Location: New Jersey

Postby Guest » 12/29/06 12:47 AM

If I'm not mistaken, most of the Larson collection is in the hands of Ken Klosterman. Larson or his estate dispersed it. John McManus bought a lot of it, but Ken has ended up with quite a bit of the Larson material.

Lew Dick was an odd fellow. When Dick Gustafson was the president of the SAM, he started a campaign to increase the membership in order to build up the circulation of the magazine. At least, that's what he told the members of our assembly. Well, Lew would walk up to people at the grocery store, do a card trick for them and then ask, "Do you want to know how that was done? Join the SAM!"

So his assembly grew very quickly, but did not retain some of the members for a very great amount of time. I have to say this about Lew. I may have the cups, but he had the balls!
Guest
 

Postby Guest » 12/29/06 08:24 AM

Originally posted by Magicam:
Does this include libraries donated to institutions? :eek:


Clay
What do you mean? Are you referring to books donated to the Library of Congress, etc.? As I understand it you have to jump through hoops to get a look at the Houdini Collection. That kinda qualifies as lost.

Aside from local libraries, what other public institutions have magic collections?
Guest
 

Postby Guest » 12/29/06 09:59 AM

Hi Kevin, et al.
Lew Dick was a character, indeed! As Kevin notes, he claimed a fire destroyed his collection and solicited the magic fraternity for material to rebuild it with. After having done this for quite a spell, Lew then claimed that his health necessitated his moving to Florida, so he had to 'reluctantly' dispose of 'his' collection; i.e., the stuff that folks had donated. He solicited bids for a time, and I bid on one item. I knew Lew, and didn't trust the condition of his items, so I entered a low bid for a book (Clapham's 'Melody Magic'). I was the only bidder so Lew 'had' to sell it to me, but complained bitterly about how I was (rhymes with) 'doing' him, taking advantage of his situation, etc., but if my conscience would allow, he would send it on at that price. My conscience did, and the book was in the condition that I reckoned it would be. He was a one-off.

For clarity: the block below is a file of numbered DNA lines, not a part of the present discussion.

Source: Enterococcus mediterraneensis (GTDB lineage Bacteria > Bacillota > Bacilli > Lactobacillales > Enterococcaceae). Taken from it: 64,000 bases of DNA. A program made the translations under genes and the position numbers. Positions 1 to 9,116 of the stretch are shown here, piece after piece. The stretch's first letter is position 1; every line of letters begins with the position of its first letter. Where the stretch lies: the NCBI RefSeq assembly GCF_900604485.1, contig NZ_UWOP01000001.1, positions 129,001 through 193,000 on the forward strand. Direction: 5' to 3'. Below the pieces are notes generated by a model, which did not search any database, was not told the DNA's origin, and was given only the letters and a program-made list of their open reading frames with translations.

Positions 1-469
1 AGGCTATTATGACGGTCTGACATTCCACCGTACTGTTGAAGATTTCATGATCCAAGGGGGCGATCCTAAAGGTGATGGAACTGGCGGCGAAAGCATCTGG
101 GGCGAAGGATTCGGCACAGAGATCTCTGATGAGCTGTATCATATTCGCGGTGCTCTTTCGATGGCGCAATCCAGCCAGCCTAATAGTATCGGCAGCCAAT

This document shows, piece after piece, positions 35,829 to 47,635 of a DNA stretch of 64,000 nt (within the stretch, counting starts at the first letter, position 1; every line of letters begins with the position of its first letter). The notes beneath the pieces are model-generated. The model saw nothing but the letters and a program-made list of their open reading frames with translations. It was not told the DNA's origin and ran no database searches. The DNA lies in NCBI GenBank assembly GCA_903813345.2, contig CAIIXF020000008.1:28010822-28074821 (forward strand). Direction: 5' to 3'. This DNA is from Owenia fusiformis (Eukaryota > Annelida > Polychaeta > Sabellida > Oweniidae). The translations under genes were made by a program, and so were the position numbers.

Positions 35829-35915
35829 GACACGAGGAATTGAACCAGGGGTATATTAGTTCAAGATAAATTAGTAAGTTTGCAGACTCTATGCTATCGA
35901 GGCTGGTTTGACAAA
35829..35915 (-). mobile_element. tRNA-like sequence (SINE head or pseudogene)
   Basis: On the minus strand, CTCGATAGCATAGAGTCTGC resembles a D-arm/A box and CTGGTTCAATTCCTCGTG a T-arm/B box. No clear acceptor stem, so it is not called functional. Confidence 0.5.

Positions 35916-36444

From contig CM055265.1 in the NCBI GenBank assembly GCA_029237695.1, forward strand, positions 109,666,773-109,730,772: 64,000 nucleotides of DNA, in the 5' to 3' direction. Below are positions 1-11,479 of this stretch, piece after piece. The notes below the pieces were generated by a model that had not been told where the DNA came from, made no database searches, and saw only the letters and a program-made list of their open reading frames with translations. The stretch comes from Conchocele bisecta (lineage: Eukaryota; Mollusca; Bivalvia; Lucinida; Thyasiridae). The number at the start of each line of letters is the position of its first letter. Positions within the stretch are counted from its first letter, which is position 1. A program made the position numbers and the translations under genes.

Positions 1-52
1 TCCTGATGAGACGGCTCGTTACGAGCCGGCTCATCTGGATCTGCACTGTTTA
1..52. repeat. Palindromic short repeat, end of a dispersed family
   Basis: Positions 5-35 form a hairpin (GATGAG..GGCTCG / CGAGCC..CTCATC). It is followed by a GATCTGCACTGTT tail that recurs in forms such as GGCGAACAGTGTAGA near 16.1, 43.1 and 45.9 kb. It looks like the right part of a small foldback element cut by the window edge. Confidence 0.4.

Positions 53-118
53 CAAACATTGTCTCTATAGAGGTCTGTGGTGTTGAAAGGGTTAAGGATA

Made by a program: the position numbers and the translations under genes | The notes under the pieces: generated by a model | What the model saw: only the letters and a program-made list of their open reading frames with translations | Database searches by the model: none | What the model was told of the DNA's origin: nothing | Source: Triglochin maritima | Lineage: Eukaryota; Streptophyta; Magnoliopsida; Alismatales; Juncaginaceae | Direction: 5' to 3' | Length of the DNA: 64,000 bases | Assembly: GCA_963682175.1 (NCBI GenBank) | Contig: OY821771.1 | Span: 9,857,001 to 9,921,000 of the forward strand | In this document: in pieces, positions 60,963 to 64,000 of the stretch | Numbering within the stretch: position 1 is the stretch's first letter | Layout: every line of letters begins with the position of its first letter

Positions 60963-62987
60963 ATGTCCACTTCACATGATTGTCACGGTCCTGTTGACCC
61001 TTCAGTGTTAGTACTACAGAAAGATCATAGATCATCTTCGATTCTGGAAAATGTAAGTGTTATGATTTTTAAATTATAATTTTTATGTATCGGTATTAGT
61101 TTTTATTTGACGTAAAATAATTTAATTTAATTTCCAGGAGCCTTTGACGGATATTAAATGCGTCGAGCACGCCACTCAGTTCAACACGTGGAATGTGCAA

Guest
 

Postby Guest » 12/29/06 10:14 AM

Originally posted by Elliot G.:
Originally posted by Magicam:
[b] Does this include libraries donated to institutions? :eek:


Clay
What do you mean? Are you referring to books donated to the Library of Congress, etc.? As I understand it you have to jump through hoops to get a look at the Houdini Collection. That kinda qualifies as lost.[/b]
Indeed, Elliot, there are many who would argue that a magic library donated to an institution is a "lost library." My jest reflected that sentiment.

Clay

P.S. Great little story, Jim. Thanks. Oh, the characters.... CHS
Guest
 

Postby Pete Biro » 12/29/06 12:06 PM

I "saved" a major collection. Lloyd E. Jones was going to donate his library to the University of California. I told him he should double check before he does so to see what other donations that have been given to that University are and what happened to them.

He found out that most were put into storage (not even controlled) and most were damaged, forgotten and thrown out.

Hence his sale to Byron Walker, SAVING, maybe the most important collection of magic publications of all time.
Stay tooned.
User avatar
Pete Biro
 
Posts: 7124
Joined: 01/17/08 01:00 PM
Location: Hollyweird

Postby Guest » 12/29/06 01:06 PM

Pete,